Naugatuck Daily News from Naugatuck, Connecticut on July 31, 1944 · Page 2
Get access to this page with a Free Trial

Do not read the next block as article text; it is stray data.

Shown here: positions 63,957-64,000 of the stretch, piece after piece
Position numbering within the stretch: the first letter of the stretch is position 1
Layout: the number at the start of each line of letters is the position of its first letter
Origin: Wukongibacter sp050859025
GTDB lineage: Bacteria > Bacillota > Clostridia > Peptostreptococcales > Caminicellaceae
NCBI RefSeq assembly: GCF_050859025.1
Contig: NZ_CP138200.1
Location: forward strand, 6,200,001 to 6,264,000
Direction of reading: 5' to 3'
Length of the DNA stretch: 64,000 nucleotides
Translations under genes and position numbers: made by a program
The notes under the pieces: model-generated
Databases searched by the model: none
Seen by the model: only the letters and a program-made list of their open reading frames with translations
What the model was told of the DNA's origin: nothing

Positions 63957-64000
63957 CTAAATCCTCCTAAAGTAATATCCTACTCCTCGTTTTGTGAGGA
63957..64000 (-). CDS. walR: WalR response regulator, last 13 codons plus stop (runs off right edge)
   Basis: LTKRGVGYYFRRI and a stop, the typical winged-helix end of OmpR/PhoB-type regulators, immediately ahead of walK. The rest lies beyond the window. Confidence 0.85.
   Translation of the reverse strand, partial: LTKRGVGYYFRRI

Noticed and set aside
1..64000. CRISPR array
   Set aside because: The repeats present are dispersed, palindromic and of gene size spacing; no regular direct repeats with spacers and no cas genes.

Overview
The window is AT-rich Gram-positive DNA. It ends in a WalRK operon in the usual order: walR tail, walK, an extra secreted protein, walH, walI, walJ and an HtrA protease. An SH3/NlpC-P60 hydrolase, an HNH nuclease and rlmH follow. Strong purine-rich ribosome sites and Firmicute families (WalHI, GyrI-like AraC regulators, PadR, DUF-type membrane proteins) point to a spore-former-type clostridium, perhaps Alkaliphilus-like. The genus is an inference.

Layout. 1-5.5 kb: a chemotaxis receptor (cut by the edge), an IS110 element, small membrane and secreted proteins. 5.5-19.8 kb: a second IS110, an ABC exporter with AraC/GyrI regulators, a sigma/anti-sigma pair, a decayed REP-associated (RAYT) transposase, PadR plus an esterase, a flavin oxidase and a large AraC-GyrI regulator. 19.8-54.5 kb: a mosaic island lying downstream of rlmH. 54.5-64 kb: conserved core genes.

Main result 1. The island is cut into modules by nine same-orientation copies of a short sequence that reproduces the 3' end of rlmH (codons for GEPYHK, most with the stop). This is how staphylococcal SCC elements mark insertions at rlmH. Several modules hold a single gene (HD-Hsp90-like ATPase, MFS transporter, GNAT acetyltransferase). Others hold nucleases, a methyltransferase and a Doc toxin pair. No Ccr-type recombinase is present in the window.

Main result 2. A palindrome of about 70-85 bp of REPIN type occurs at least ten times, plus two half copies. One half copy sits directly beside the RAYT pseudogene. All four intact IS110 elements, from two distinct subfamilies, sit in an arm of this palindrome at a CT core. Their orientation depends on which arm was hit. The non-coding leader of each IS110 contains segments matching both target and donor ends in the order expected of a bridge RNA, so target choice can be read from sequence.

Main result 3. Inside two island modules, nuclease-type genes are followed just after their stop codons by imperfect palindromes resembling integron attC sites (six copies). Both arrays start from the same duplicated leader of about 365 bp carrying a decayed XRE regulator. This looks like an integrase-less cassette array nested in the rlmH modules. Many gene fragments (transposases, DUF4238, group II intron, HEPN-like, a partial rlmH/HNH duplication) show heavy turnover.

Naugatuck Daily News from Naugatuck, Connecticut · Page 2

Naugatuck, Connecticut
Issue Date:
Monday, July 31, 1944
Page 2
Start Free Trial